A note to new readers: Hello! On my 35th birthday, I set out to write an email a week for 35 weeks. As you’ve gleaned by now, that ends next week — but I still plan to share updates and personal writing with this list from time to time.

If a friend forwarded you this email and you’d like to subscribe, head to julia.substack.com.

I’m also on Instagram at @juliaseesmith and (less often) on Twitter at @juliacsmith.

All of the gifs in this email are from a Giphy search for “dandelions.”

Week 33: We hold these truths

I can almost be certain.

Hello. It’s the third Wednesday in April.

One year ago today we were summoned to The Staff Meeting That Changed Everything. Except it didn’t change everything, you know? It uncovered things, it revealed things, it set changes into motion.

It pushed us to examine our relationships to our jobs, teams, space, and resources. (See also: Your Workplace Isn’t Your Family. And That’s OK!, NYT, August 2018.)

It forced us to directly acknowledge power and privilege.

It reminded us to trust people, not institutions. (See also: After Allegations Of Toxic Culture, Southern Poverty Law Center Tries To Move Forward, NPR this morning, via my friend Cara; In the latest sign things really are dire, BuzzFeed is laying off 15 percent of its staff, Neiman Lab, January 2019.)

I can almost be certain I would not be writing this email if it weren’t for last April.

I’m glad I’m here. I’m glad you’re here.

Photo from Lakeview, today, for my 100 Day Project on Instagram. The mural reflected is “Lake View” by Anthony Lewellen.

You didn’t cancel me!

Thank you to everyone who took the time to read last week’s email, and especially to those who wrote back. I’m thinking about including some of the responses in next week’s edition — I thought about it today, but decided to let the topic breathe a little.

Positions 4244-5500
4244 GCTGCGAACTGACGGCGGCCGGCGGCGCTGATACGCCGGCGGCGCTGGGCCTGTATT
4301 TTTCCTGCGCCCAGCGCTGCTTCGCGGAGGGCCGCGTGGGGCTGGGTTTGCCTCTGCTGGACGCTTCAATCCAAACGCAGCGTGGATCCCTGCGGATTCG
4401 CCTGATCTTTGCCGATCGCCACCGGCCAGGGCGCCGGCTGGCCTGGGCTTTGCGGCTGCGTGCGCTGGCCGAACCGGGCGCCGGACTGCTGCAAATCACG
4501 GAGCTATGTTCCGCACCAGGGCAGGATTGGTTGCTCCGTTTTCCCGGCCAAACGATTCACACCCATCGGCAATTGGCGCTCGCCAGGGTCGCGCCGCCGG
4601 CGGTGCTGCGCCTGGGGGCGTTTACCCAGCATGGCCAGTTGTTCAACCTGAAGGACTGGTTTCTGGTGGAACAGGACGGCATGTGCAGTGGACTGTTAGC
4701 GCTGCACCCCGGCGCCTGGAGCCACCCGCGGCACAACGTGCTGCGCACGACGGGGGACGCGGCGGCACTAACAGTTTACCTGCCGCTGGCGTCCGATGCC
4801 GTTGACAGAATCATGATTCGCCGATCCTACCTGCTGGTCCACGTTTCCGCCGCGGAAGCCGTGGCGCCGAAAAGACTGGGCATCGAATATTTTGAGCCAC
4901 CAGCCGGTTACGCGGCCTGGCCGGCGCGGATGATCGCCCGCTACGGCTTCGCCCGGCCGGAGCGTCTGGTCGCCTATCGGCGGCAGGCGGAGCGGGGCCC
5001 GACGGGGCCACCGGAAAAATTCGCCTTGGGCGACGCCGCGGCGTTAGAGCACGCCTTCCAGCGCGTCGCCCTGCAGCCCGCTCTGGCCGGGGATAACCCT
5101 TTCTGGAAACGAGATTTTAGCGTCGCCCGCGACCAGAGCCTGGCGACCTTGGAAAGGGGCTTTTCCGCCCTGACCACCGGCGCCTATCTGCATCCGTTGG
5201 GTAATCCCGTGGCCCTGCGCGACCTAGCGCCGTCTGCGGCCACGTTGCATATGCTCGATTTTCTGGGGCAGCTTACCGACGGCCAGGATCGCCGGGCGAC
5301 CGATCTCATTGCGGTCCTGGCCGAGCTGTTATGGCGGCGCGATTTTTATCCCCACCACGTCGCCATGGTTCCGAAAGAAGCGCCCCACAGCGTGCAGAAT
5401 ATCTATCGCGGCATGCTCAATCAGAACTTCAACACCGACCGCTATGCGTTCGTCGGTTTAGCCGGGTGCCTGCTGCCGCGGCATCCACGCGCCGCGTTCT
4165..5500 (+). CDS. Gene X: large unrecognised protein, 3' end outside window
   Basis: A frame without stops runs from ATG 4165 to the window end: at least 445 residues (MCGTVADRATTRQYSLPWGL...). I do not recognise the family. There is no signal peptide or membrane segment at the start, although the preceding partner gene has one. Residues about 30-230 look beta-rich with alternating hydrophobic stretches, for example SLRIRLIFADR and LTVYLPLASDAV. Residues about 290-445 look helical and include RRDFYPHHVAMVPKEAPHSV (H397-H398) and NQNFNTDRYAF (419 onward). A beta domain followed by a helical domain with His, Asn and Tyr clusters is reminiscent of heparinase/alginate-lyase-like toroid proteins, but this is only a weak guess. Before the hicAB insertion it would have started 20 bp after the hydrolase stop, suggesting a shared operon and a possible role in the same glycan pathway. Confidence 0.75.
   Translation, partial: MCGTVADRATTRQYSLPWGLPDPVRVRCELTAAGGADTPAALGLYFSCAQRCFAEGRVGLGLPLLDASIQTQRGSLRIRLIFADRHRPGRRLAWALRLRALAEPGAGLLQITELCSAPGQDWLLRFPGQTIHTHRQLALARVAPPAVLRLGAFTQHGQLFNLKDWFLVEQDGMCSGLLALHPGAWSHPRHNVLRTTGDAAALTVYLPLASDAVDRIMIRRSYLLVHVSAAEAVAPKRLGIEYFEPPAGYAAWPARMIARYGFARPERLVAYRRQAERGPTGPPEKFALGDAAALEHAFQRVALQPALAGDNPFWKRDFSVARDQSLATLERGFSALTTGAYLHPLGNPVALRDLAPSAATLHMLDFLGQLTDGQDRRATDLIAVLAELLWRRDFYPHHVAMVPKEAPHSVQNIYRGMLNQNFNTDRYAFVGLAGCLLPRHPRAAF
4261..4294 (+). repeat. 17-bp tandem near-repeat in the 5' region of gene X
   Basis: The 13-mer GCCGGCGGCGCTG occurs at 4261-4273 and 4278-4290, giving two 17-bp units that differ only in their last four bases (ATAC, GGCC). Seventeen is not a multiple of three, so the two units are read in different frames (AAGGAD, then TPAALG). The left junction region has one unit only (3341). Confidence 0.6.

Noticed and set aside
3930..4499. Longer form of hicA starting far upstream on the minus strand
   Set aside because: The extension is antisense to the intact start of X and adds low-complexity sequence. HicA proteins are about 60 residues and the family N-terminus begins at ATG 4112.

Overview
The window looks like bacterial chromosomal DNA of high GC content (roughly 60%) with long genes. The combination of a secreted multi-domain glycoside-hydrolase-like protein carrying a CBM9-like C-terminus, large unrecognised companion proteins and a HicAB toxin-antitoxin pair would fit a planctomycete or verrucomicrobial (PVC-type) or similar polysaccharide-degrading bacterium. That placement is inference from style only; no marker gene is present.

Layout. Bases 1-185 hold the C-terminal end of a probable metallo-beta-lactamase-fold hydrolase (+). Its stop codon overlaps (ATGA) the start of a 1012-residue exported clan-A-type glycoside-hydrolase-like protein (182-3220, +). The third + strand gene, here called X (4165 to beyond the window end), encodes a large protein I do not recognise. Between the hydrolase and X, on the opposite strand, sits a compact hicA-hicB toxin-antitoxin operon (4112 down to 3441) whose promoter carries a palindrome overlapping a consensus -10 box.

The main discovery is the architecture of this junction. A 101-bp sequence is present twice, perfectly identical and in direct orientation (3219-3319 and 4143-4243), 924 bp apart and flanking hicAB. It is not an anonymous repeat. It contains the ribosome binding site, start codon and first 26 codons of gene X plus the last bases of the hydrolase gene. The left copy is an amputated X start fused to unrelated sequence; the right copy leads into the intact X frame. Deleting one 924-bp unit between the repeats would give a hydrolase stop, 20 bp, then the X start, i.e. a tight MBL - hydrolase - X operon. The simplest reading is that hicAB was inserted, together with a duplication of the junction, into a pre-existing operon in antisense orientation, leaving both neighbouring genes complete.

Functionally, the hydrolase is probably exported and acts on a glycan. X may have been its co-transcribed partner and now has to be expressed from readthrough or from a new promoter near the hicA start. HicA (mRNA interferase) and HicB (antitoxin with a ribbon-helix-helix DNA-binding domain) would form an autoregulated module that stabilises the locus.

We hold these truths

If you know me personally, it’s likely you also know the legendary Kira Wisniewski (here she is on Instagram with her bunny Billie Jean), whom I first met more than a decade ago when she pulled a ragtag group of folks together to create 826DC.

Her latest project, Self Evident, is one I’ve mentioned here before, but I’m bumping it again because a) hey - I want my kid (and myself) to grow up nestled in a rich tapestry of stories by, for, and about Asian America, and b) tomorrow’s the deadline for their crowdfunding campaign on Indiegogo.

I know it might sound dubious to say “if you have $1, please give, no donation is too small!” But they really need to reach 1000+ backers for this campaign in order to help show funders and radio networks (think NPR, American Public Media, PRX) that audiences want to hear these stories on a national level. They’re at 802 backers right now with 28 hours left, so this is totally doable if we rally. Go here to donate. Thanks for considering this!

While your wallet’s out

Two other worthy places to direct funds, if you have them:

Read more here (The Daily Advertiser, via Kelly Hayes).

And Mari Copeny, aka Little Miss Flint, has one week left to reach her GoFundMe goal and provide water to her neighbors: